Earlier this week, the Indiana Department of Environmental Management (IDEM) announced that it would implement budget cuts ordered by the Daniels Administration in part by cutting off funding for mercury monitors throughout the state (see, e.g., here). The expected savings are pretty meager at $285,000. Meanwhile, by curtailing funding, the state loses matching funds from the federal government that paid for half the costs of the mercury monitors.
Mercury is a dangerous neurotoxin that bioaccumulates when ingested. Mercury emissions from Indiana power plants do not fall far from their sources, and are found in high concentrations in local populations of fish that are consumed by Indiana residents. Mercury ingestion is associated with learning disabilities that create especial risks for pregnant women and young children. In fact, IDEM's website still has posted (here) an advisory on fish consumption for those sensitive subpopulations.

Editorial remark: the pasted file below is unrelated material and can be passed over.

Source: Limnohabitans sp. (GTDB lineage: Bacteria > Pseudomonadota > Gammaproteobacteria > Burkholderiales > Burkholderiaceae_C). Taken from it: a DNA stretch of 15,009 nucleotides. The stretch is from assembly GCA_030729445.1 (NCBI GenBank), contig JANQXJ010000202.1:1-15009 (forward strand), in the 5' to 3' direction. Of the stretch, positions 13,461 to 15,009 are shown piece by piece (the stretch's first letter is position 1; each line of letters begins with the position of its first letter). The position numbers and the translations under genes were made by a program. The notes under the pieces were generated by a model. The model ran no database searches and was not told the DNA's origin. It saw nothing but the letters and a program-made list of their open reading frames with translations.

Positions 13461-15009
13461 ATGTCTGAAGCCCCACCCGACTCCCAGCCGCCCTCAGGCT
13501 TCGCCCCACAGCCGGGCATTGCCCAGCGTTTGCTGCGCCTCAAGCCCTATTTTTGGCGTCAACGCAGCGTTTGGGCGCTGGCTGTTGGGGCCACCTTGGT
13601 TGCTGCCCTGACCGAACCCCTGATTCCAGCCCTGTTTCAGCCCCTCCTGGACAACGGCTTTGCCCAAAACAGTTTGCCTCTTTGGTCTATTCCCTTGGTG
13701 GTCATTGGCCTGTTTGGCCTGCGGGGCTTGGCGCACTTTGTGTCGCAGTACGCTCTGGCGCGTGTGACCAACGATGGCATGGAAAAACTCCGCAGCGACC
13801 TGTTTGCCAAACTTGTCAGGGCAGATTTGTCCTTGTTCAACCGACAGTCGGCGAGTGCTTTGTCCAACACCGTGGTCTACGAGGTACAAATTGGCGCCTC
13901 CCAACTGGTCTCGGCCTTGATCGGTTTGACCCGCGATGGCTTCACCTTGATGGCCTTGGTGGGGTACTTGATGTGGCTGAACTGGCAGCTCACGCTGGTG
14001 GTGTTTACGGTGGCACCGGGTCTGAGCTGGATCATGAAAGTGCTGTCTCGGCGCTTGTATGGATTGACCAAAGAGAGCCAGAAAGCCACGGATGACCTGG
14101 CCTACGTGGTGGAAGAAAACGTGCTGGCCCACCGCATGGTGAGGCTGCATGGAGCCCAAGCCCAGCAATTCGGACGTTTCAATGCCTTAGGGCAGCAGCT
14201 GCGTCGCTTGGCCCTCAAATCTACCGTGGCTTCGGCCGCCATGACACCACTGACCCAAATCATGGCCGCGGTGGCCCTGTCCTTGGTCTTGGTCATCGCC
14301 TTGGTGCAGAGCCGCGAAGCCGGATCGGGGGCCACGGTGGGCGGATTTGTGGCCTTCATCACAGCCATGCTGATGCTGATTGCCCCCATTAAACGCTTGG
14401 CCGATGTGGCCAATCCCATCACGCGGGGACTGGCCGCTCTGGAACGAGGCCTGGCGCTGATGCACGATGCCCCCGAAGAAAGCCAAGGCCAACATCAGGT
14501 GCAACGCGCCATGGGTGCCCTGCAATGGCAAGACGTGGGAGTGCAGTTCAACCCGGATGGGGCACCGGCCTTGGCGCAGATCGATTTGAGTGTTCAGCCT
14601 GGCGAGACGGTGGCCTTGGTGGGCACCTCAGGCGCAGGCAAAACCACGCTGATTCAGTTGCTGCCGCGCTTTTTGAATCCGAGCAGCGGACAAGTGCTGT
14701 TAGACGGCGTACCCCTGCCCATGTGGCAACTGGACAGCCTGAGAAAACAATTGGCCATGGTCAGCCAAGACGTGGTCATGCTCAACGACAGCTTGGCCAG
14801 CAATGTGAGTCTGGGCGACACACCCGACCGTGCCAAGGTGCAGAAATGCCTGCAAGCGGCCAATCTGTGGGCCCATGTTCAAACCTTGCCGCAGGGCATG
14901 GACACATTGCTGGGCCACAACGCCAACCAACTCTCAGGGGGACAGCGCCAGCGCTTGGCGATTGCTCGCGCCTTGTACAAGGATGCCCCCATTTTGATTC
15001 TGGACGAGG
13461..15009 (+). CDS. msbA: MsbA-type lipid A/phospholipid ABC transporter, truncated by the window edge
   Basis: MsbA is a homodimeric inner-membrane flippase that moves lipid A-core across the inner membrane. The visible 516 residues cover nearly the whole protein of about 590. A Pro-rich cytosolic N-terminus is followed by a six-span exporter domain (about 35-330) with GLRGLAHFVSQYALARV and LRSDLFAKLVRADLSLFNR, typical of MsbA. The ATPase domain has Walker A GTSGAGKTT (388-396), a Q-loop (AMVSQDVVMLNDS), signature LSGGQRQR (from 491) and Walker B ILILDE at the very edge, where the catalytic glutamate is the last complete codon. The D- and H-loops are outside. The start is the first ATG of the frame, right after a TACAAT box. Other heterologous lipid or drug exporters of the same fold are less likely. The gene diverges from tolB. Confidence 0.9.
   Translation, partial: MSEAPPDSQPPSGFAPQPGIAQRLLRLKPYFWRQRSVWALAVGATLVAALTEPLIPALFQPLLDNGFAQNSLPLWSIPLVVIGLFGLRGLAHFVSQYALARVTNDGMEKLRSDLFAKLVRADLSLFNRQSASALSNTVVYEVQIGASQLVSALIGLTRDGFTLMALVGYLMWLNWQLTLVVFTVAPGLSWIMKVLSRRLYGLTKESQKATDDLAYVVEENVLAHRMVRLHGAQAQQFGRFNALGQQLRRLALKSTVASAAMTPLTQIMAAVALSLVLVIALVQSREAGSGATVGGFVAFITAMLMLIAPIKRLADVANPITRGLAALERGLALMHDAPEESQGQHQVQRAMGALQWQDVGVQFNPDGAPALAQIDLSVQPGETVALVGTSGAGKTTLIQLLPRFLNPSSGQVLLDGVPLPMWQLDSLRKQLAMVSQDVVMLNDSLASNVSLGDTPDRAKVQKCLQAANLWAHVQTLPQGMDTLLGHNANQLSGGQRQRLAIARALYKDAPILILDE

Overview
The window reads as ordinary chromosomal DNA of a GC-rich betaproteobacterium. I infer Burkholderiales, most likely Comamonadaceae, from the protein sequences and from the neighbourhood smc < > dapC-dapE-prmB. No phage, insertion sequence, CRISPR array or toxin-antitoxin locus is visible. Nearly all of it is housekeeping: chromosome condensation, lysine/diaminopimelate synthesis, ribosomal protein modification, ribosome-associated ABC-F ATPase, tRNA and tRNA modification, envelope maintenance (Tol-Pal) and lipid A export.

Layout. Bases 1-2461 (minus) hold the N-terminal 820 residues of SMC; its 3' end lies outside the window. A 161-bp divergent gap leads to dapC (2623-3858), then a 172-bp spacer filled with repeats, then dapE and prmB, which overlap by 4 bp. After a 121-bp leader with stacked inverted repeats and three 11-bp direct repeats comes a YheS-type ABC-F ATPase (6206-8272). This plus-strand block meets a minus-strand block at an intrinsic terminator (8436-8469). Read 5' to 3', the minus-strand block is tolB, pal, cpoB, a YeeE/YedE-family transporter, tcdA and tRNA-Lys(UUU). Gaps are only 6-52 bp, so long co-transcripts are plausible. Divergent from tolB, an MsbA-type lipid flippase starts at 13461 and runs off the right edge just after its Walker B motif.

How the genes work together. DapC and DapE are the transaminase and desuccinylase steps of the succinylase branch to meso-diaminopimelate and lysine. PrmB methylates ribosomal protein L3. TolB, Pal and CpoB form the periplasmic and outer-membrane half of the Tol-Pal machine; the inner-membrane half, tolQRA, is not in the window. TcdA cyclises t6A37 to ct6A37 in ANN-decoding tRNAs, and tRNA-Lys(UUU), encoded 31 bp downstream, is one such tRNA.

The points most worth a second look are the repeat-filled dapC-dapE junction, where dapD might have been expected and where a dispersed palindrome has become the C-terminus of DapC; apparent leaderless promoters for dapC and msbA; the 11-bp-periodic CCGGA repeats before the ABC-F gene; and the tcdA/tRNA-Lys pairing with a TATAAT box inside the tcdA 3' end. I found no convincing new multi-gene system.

Mercury emissions have been and continue to be higher in Indiana than most other states, in large part because of our heavy reliance on dirty-coal-fired power plants. Indeed, Indiana's mercury monitoring network has recorded some of the highest readings of any state mercury monitoring network in the country. Perhaps that is why it is being shutdown, using the convenient fig leaf of budget savings.
The Daniels Administration, which has done a fair job managing the state in various other respects, has an abysmal record on environmental protection. The governor, and even IDEM's Commission Tom Easterly, seem to view environmental laws and regulations as little more than nuisances to business and industry that are to be ignored or circumvented to the greatest extent possible. No doubt, they would use budget problems as an excuse to shut down IDEM entirely, if they did not fear the federal EPA more than the state agency.